Why Does Kansas City Need More Power to Take Private Property?
The Kansas City Star recently wrote that the city should step up its efforts to deal with more than 12,000 vacant properties in the city. Vacant properties discourage people from moving into neighborhoods, can become dangerous because of brick theft, and can attract criminals.
To combat vacancy, Kansas City passed a law more than a year ago that allows the city to take property that is designated as vacant and a nuisance (meaning it might have overgrown weeds, cars that are damaged or disabled, or, in worse cases, criminal activity) to be taken from the property owner and given to a receiver. The receiver can rehab or bulldoze the property and eventually sell it to a new — and, hopefully, better — owner.
But this law just isn’t the way to fight vacancy. Both Kansas City and Saint Louis can, and do, recover property from owners who have utterly abandoned it. If property owners don’t pay their property taxes for several years, local government can take the property and put it up for sale so that, hopefully, it will be put to more productive use. I am wary of Kansas City using this new power to transfer properties to “better” owners, because it allows the city to seize property that, although vacant, has an owner who is not delinquent on his or her property taxes. If the current owner continues to pay property taxes, he or she is claiming the property explicitly.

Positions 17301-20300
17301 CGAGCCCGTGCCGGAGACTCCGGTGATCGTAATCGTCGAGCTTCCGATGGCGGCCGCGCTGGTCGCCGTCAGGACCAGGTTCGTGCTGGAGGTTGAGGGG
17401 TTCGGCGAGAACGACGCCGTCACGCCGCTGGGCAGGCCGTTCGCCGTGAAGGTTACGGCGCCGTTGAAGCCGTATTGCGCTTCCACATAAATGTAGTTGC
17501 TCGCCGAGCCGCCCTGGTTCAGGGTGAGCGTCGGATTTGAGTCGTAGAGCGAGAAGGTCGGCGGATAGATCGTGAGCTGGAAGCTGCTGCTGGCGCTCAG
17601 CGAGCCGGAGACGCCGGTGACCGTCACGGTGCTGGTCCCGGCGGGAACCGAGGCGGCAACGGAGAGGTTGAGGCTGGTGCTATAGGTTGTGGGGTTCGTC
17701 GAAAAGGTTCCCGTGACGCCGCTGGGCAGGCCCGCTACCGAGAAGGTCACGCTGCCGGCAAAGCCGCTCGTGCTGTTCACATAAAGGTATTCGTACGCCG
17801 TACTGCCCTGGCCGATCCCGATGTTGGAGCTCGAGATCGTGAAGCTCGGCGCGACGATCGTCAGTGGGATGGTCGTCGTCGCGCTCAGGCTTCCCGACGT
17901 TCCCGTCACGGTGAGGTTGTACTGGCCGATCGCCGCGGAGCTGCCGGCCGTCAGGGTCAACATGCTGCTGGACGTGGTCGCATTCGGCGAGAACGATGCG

Properties in productive use go vacant all the time — a property under construction is not occupied, nor is a property that has been put up for sale. Can you blame people for holding onto a property for a little longer before putting it up for sale in the currently anemic market? Perhaps a better question is, should Kansas City take property from people who are holding out for a better price, or don’t want to sell for some other reason?
The city also has ways to deal with properties that are deemed a “nuisance.” After notifying the property owner, the city can inspect and reinspect the property until the nuisance (say, rotting plant matter) is fixed. If not, the city can even fix the nuisance itself and/or issue a fine.
So, Kansas City has ways to deal both with truly vacant properties and nuisance properties. Why exactly is this receivership law necessary? From here, it looks like the receivership law is an attempt to speed up the process at best (while also deteriorating property rights), and a manipulable ordinance at worst.